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By Prachatai |
<p>17 May 2022 marks the 30th anniversary of &ldquo;Black May&rdquo;, a popular uprising in 1992 that ended with a violent military crackdown and the fall of a military-led government. Plans to use the commemoration event to promote reconciliation are drawing more criticism than praise.</p>
<p>The timing is not good for the age-old party as their candidate campaigns to be governor of Bangkok.&nbsp;</p>
By Prachatai |
<p>May 2020 is&nbsp;not only the 10th anniversary of the killing of the red shirts, but also the 6th anniversary of the 2014 military coup which overthrew Yingluck Shinawatra, the first woman prime minister of Thailand. In remembrace of the fateful event, Thai Political Slang Explained introduced&nbsp;&#39;&lsquo;อีโง่&rsquo; or &lsquo;stupid bitch&#39;, the offensive word which was abhorrently used to bring her down.&nbsp;</p>
By Prachatai |
By Prachatai English Editorial Board |
<p>Thailand is now stuck in a political stalemate. The democratic camp can win the House, but cannot choose the Prime Minister, while the pro-junta camp can choose the Prime Minister but cannot pass legislation through the House. Only one casualty for the democratic camp, and Thailand will be under a disguised military dictatorship for the next four years.</p>
<div> <div>Two major political parties have challenged the junta’s new regulation which handicaps old parties amid criticism that the military is manipulating the election laws for the benefit of new parties in the next general election scheduled in November 2018.&nbsp;&nbsp;</div> <div>&nbsp;</div> <div>On 27 December 2017, Ruangkrai Leekitwattana, a member of the Pheu Thai Party legal team, <a href="">submitted a petition</a> to the Constitution Court asking it to rule whether the junta’s endorsement of Head of the National Council for Peace and Order </div></div>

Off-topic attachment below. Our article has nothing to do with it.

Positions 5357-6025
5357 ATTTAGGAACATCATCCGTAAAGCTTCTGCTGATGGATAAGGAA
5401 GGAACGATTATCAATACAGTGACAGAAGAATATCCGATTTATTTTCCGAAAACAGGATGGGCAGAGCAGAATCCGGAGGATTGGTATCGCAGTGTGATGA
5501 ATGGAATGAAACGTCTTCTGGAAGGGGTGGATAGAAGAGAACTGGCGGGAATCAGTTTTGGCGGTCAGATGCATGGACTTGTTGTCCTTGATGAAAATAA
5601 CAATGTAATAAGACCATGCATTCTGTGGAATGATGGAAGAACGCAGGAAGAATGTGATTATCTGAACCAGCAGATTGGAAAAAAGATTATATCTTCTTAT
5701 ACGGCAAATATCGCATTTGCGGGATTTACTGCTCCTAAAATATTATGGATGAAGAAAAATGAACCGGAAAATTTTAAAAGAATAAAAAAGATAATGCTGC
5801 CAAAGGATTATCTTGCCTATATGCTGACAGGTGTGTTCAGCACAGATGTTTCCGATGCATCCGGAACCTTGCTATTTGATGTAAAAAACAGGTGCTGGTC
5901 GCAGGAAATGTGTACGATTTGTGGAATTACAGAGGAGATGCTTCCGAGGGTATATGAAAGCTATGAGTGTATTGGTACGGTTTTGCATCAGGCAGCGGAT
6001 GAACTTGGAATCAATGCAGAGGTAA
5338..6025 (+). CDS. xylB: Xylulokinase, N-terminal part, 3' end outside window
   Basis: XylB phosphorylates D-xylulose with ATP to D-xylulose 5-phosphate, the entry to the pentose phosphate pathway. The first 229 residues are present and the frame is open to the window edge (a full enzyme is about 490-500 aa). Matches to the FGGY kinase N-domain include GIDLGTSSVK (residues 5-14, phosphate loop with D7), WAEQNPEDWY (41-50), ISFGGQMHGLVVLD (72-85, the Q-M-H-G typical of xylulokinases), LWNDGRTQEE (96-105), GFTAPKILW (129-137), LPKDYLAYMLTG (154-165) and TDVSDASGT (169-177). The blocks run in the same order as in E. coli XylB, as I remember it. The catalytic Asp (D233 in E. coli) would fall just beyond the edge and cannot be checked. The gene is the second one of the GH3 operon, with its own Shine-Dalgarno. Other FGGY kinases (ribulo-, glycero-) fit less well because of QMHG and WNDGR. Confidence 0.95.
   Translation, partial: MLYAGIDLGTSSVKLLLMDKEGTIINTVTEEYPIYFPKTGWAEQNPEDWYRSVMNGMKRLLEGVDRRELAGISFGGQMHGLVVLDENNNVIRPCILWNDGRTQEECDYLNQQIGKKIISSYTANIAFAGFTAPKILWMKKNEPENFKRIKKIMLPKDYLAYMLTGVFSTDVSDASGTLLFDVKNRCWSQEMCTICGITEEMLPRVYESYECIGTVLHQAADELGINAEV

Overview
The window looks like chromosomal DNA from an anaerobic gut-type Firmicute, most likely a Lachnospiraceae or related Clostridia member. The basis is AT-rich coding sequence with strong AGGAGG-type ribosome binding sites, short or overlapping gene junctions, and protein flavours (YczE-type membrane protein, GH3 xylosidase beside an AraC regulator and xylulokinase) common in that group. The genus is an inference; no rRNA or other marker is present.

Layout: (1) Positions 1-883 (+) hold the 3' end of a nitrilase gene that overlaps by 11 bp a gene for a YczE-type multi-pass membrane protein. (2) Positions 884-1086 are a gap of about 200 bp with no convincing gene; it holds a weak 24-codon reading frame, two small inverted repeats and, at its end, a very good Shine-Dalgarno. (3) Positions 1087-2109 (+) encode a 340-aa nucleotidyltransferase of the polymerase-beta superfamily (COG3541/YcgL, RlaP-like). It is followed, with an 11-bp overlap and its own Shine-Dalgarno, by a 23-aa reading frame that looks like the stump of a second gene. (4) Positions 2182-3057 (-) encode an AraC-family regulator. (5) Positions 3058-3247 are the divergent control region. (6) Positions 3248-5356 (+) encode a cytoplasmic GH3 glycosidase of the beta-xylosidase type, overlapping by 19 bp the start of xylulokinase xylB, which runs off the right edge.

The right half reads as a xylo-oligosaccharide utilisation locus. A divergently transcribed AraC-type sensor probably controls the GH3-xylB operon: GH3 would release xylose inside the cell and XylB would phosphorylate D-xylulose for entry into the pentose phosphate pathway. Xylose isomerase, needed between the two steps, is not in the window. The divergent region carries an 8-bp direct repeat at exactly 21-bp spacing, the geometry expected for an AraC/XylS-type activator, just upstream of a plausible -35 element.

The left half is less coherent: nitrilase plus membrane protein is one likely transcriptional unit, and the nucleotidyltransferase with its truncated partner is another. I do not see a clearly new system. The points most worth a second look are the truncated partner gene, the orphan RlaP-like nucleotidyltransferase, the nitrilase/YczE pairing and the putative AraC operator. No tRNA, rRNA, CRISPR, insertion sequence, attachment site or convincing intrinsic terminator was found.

<p>Families of the victims of the 2010 military crackdown have called on the authorities to revive charges against those responsible for the deadly crackdown, saying the case is not over yet despite a recent Supreme Court ruling.</p>
<div>The judicialisation of politics, or judicial activism, refers to circumstances where the judicial branch becomes an active player in politics, interfering in the affairs of the executive or legislative branches. </div>
<p>The Supreme Court has acquitted Abhisit and Suthep of murder charges for authorising the violent military crackdown on anti-establishment red-shirt protesters in April and May 2010. Meanwhile, a former government investigator who dared to accuse the two of murder is now facing lawsuits. &nbsp;</p> <p>On 31 August 2017, the Supreme Court confirmed a previous ruling by the Court of Appeal and dismissed murder charges against former Prime Minister Abhisit Vejjajiva, and Suthep Thaugsuban, his former deputy.</p>
<p dir="ltr">The Supreme Court has accepted a lawsuit against a former government investigator who dared to accuse Abhisit and Suthep of murder for ordering the bloody military crackdown on anti-establishment red-shirt protesters in 2010.</p>